[¶18] The factual situation presented to the magistrate in this case provides an even weaker nexus between the place to be searched and the contraband sought. Although Randy Nelson's brother was identified at the scene of a theft of anhydrous ammonia in a red Geo Metro, Randy Nelson was not identified as a suspect at the scene. There was no evidence presented in the affidavit supporting the search warrant that the car in the video was owned by Randy Nelson or that officers had only seen Randy Nelson driving that car in the past. The affidavit states that the license plate on the car seen in the video was not visible. There is no evidence in the affidavit that the license plate number on the car at the residence of Randy Nelson had been checked or that the car belonged to Randy Nelson. The affidavit only notes that a car that looks like the same unidentified car used in the theft was observed at Randy Nelson's home at a later date. [¶19] If one sets aside those facts in the affidavit which the trial court found to be inaccurate or of no value in establishing probable cause, the affidavit contained the following relevant information to establish probable cause to issue the warrant:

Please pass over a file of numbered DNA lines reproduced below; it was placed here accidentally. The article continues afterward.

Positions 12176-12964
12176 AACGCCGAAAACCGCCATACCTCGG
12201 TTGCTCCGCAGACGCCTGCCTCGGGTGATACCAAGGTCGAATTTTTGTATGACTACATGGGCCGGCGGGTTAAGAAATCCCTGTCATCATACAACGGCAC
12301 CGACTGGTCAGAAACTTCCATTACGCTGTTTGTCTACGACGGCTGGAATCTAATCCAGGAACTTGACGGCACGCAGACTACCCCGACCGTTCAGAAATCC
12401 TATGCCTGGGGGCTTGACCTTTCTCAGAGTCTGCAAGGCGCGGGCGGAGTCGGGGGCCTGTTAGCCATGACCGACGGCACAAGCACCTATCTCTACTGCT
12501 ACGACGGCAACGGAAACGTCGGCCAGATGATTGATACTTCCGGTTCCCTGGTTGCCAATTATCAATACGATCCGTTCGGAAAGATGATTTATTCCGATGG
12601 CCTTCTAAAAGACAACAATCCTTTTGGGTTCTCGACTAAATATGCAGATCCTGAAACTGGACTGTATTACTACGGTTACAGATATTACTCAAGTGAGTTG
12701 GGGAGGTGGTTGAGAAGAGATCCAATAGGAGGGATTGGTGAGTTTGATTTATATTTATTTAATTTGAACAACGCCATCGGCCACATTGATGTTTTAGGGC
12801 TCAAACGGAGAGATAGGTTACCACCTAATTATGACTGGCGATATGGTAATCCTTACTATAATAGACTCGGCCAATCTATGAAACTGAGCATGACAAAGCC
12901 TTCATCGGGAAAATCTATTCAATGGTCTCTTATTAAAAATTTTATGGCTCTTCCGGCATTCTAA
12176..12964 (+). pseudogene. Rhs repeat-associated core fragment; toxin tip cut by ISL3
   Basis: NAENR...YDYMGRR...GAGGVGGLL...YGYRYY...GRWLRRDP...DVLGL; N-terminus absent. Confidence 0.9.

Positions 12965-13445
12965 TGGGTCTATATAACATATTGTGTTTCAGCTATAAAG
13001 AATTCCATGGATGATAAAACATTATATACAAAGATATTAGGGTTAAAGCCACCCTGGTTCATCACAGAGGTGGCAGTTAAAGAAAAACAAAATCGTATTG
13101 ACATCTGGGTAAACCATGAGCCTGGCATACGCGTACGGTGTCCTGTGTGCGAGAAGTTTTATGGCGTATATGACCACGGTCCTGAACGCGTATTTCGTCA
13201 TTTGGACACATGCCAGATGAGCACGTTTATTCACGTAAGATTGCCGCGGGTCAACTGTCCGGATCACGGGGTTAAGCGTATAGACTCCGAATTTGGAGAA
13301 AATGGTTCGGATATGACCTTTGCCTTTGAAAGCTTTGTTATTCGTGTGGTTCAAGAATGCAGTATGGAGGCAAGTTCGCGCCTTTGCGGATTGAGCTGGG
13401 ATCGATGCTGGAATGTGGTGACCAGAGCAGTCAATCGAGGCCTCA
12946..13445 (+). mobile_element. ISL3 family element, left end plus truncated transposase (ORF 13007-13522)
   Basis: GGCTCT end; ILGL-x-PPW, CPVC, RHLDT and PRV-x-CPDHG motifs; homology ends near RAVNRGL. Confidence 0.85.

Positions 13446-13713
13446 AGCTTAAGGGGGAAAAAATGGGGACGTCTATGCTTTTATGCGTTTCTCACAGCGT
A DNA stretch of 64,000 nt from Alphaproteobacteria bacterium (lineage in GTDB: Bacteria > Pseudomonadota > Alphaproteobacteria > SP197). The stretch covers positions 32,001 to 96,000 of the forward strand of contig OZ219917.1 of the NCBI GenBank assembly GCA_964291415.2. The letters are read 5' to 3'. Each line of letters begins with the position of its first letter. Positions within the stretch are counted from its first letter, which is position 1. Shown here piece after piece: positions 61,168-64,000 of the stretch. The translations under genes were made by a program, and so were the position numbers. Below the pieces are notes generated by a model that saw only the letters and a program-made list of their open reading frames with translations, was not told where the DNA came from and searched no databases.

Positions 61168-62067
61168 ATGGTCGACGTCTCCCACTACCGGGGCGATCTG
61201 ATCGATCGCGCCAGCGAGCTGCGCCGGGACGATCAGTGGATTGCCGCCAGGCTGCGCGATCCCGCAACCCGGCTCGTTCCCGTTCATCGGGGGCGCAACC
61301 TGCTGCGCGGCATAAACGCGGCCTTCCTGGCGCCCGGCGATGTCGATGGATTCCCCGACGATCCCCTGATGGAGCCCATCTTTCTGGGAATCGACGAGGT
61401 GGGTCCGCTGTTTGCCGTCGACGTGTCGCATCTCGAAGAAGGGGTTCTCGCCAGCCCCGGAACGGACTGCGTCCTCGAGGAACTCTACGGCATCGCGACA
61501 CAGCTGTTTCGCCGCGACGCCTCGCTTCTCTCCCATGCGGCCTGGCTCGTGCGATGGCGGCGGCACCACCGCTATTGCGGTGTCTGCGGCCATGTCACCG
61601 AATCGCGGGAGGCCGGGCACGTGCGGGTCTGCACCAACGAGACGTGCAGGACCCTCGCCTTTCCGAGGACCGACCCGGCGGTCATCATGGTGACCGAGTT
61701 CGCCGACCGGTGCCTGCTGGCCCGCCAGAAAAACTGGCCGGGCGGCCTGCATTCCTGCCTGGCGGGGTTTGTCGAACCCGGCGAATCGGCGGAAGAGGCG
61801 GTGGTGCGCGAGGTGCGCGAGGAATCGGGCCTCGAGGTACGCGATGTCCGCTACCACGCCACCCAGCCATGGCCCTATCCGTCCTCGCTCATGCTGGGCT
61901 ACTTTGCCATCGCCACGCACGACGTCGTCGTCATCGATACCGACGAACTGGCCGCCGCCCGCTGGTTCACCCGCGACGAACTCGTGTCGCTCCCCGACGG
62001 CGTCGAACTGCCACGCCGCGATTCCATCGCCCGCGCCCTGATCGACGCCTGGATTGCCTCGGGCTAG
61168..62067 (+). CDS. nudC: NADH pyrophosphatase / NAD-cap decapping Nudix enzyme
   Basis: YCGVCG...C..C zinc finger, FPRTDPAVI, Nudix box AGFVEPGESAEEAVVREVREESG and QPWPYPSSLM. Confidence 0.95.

(1) After the date of the anhydrous ammonia theft, a red Geo Metro was observed at Randy Nelson's residence.The trial court concluded:
(2) Randy and Monte Nelson purchased considerable quantities of pseudoephedrine, lithium batteries, heat lamps, and light bulbs and those items are used in the manufacture of methamphetamine.
(3) Both Randy and Monte Nelson have criminal records, and Monte Nelson's record includes numerous incidents of drug offenses.